To help deliver better services and reduce crime, victimisation and harm, the Ministry of Justice sometimes shares personal information with other government agencies.
This is allowed by the Privacy Act 1993, and includes measures to protect people’s privacy.
Approved information sharing agreements (AISAs) are one of the ways we share information to deliver public services while protecting people’s privacy. The Ministry currently has AISAs with the following agencies:
The shared information is used to answer research, policy, and evaluation questions across many subject areas. It helps solve complex issues that affect many New Zealanders, such as crime and caring for vulnerable children.
The shared information helps the Crown Law Office maintain an efficient and effective criminal justice system, improve the quality of public prosecutions, and manage the budget for Crown prosecutions.
For more information about our AISAs, see:
If you have a question about our AISAs, please email firstname.lastname@example.org
There’s an important difference between information held by courts and information held by the Ministry of Justice.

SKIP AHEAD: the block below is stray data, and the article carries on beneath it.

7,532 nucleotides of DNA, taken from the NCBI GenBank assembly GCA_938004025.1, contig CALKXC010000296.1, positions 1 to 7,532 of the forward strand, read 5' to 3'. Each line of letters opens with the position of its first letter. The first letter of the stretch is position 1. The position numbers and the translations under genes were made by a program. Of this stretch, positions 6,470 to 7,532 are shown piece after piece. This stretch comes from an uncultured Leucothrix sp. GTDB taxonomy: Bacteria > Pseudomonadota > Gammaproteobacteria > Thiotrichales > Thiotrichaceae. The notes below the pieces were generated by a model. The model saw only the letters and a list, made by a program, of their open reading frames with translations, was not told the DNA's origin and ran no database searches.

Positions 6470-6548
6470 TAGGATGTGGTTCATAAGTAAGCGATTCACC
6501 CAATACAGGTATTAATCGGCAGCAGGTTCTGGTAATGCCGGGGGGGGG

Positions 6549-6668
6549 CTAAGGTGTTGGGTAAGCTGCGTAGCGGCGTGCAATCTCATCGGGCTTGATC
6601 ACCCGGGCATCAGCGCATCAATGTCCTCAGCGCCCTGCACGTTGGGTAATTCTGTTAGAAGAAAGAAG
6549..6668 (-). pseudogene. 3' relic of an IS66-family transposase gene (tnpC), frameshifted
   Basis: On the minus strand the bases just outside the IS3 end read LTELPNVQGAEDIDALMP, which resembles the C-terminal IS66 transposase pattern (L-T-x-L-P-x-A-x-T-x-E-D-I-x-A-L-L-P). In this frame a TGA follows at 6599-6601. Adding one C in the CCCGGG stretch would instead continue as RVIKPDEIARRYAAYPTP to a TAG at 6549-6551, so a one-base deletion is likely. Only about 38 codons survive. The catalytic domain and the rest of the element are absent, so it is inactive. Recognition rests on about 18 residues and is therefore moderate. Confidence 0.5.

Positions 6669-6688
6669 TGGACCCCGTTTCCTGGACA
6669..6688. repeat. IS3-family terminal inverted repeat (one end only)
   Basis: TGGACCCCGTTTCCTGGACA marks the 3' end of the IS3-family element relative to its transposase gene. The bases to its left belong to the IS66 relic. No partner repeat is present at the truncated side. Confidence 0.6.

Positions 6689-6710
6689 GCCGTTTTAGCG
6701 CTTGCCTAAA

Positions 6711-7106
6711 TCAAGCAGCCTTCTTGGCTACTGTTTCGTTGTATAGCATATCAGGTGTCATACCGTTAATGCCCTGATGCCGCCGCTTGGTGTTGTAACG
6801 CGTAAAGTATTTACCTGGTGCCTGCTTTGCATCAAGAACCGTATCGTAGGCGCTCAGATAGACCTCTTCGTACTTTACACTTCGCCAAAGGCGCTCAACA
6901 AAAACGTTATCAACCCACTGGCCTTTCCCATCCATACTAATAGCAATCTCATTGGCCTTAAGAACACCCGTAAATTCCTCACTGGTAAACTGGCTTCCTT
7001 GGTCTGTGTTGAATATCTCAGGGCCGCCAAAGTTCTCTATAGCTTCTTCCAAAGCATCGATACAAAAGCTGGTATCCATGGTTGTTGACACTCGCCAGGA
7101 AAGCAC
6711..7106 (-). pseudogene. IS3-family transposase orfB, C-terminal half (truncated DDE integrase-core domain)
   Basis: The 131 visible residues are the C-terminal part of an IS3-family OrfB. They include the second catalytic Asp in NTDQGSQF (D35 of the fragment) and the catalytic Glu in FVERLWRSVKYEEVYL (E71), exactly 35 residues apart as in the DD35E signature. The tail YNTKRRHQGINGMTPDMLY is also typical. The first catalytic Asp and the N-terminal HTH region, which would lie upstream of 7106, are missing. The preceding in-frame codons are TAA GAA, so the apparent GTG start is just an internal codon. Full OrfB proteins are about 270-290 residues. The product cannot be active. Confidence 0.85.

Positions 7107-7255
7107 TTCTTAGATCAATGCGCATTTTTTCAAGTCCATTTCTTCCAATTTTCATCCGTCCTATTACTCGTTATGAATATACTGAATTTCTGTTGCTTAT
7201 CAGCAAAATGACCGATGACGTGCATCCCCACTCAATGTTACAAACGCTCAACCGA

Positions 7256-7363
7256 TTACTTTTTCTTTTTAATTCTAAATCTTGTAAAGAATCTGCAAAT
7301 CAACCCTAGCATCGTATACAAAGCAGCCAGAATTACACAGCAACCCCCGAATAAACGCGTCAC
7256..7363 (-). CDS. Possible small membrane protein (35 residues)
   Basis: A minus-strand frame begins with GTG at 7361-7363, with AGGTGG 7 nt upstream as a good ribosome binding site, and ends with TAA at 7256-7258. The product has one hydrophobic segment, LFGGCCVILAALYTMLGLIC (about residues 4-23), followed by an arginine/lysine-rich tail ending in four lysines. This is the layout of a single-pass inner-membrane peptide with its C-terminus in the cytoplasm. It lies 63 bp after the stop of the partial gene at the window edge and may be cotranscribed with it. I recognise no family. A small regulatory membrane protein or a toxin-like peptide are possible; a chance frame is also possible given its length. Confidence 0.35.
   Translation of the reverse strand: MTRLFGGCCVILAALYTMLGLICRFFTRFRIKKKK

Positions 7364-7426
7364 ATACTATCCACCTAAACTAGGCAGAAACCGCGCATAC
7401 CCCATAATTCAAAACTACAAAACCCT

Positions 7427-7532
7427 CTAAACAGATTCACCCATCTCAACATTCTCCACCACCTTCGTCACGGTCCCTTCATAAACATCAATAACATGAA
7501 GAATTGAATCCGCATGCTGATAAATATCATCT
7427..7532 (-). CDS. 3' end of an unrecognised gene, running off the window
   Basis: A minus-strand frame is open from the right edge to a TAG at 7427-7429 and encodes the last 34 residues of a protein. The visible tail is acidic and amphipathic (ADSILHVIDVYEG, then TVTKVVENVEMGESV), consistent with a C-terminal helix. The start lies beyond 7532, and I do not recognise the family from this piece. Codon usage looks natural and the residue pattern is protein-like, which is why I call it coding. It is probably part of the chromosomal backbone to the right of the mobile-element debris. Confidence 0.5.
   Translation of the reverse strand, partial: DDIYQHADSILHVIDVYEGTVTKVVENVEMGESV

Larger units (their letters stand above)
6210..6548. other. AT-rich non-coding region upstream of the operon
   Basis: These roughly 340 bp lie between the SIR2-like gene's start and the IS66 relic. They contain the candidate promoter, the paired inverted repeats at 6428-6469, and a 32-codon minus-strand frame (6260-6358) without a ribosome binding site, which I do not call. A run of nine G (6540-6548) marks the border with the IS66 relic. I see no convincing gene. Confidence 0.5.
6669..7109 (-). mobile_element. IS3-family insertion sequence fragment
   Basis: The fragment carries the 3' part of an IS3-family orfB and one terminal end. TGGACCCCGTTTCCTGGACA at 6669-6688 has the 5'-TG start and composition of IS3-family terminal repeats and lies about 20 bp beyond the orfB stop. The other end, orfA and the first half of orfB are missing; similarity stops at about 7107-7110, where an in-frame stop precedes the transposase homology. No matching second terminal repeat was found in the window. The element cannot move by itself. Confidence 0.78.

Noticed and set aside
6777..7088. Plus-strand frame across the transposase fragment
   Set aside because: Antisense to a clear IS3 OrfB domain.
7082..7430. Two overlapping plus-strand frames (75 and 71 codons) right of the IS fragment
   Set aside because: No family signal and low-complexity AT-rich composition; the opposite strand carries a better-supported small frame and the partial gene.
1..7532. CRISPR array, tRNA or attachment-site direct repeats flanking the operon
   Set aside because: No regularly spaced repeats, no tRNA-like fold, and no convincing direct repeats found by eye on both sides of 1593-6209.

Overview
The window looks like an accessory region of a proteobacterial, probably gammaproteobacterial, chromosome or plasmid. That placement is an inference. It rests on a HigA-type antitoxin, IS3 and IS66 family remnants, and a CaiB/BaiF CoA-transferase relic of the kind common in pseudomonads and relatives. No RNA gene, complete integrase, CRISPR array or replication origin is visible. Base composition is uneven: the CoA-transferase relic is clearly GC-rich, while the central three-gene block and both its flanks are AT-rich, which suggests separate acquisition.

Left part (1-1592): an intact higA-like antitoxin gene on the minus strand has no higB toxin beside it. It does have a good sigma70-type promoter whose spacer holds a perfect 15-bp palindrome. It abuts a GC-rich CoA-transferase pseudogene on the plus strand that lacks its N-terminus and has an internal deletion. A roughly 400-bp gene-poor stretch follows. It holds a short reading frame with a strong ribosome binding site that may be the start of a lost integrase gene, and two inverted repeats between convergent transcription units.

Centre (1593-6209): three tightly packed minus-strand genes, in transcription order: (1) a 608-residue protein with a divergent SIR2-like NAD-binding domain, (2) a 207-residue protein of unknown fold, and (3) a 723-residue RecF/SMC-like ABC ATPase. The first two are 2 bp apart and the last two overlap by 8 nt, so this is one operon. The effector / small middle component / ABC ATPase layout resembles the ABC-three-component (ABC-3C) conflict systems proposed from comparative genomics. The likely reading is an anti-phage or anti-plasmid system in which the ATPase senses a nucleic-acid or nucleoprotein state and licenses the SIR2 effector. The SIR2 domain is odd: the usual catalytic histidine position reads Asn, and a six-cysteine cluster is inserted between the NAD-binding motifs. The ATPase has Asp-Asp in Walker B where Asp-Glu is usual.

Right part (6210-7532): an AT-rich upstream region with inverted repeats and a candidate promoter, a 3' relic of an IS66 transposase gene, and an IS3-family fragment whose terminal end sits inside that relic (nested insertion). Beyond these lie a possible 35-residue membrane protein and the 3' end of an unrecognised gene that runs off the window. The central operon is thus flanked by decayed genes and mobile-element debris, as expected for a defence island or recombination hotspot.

Court information has a special legal status. This is because the courts are a separate and independent branch of the government. The Ministry of Justice looks after court information but it does not control it.
We only share information held by courts with other agencies when the law says we can (for example Schedule 5 of the Privacy Act(external link) allows us to share information about court proceedings with Police); a relevant judge has authorised it; or an Approved Information Sharing Agreement (AISA) is in place.
To find out more about court and Ministry information, see Schedule 1(external link) of the District Court Act 2016 and Schedule 2(external link) of the Senior Courts Act 2016. The types of court information we can share via AISAs is the list of “permitted information.”